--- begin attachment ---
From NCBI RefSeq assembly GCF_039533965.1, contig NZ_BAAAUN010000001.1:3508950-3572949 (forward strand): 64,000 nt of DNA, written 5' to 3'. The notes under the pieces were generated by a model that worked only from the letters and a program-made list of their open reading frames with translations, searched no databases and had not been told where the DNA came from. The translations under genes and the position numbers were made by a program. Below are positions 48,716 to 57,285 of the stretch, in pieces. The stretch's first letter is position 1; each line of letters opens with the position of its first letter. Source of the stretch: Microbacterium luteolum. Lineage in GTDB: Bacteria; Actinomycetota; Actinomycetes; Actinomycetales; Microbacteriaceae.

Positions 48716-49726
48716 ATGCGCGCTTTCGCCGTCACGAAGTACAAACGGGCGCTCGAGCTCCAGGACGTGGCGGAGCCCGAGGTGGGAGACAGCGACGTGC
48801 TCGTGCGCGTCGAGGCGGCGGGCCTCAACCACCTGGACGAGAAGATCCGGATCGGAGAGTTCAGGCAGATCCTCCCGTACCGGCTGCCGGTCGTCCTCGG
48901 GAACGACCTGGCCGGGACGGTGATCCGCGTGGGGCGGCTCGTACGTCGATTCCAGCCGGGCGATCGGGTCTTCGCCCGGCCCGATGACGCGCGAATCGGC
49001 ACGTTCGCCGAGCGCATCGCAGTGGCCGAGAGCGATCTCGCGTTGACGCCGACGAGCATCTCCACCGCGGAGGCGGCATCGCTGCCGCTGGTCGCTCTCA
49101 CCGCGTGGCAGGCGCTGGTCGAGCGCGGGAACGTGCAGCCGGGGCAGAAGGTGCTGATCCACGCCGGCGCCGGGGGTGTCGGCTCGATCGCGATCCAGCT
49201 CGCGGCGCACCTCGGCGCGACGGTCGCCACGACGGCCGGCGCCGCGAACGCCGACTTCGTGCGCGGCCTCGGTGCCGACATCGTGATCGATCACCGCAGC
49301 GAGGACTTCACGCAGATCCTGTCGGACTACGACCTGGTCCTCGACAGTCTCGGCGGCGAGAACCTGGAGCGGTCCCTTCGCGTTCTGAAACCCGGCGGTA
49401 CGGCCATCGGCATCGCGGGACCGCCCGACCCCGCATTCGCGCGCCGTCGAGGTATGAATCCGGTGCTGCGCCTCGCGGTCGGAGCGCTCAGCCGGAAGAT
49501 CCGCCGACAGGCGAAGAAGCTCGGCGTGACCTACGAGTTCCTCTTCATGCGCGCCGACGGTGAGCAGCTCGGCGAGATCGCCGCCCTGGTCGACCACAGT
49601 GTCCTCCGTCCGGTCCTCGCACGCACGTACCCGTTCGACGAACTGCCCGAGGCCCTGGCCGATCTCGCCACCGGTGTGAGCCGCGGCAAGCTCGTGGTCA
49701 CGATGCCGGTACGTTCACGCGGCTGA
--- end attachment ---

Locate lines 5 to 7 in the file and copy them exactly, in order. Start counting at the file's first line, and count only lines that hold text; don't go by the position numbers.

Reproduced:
48901 GAACGACCTGGCCGGGACGGTGATCCGCGTGGGGCGGCTCGTACGTCGATTCCAGCCGGGCGATCGGGTCTTCGCCCGGCCCGATGACGCGCGAATCGGC
49001 ACGTTCGCCGAGCGCATCGCAGTGGCCGAGAGCGATCTCGCGTTGACGCCGACGAGCATCTCCACCGCGGAGGCGGCATCGCTGCCGCTGGTCGCTCTCA
49101 CCGCGTGGCAGGCGCTGGTCGAGCGCGGGAACGTGCAGCCGGGGCAGAAGGTGCTGATCCACGCCGGCGCCGGGGGTGTCGGCTCGATCGCGATCCAGCT